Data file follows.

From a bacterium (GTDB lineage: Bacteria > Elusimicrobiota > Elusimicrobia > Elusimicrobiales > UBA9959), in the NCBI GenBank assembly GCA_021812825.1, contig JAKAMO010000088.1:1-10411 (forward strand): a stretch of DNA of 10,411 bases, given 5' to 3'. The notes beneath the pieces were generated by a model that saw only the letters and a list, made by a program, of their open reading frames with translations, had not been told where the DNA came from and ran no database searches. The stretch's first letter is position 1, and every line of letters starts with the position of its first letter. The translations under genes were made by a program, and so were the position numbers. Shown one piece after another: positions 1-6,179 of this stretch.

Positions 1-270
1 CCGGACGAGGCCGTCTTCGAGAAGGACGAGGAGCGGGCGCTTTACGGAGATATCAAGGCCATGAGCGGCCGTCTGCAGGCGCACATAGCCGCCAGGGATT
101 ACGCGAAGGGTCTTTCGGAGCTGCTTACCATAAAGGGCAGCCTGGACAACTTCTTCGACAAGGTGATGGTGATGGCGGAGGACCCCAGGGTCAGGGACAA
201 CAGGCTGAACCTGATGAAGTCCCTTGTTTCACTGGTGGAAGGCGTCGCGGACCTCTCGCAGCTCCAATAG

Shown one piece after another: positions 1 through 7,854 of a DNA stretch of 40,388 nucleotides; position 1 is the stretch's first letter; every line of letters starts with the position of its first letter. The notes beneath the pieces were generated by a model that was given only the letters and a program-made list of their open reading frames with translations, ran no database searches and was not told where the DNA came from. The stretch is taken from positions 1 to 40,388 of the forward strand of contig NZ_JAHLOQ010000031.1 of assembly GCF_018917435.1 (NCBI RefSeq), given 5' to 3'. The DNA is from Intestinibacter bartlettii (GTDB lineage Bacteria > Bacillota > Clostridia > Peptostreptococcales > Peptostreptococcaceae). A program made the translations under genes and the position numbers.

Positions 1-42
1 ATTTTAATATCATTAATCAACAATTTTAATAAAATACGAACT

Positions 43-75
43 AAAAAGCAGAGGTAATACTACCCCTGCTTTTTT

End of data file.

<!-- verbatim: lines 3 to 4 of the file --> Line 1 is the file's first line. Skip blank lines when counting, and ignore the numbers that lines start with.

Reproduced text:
1 CCGGACGAGGCCGTCTTCGAGAAGGACGAGGAGCGGGCGCTTTACGGAGATATCAAGGCCATGAGCGGCCGTCTGCAGGCGCACATAGCCGCCAGGGATT
101 ACGCGAAGGGTCTTTCGGAGCTGCTTACCATAAAGGGCAGCCTGGACAACTTCTTCGACAAGGTGATGGTGATGGCGGAGGACCCCAGGGTCAGGGACAA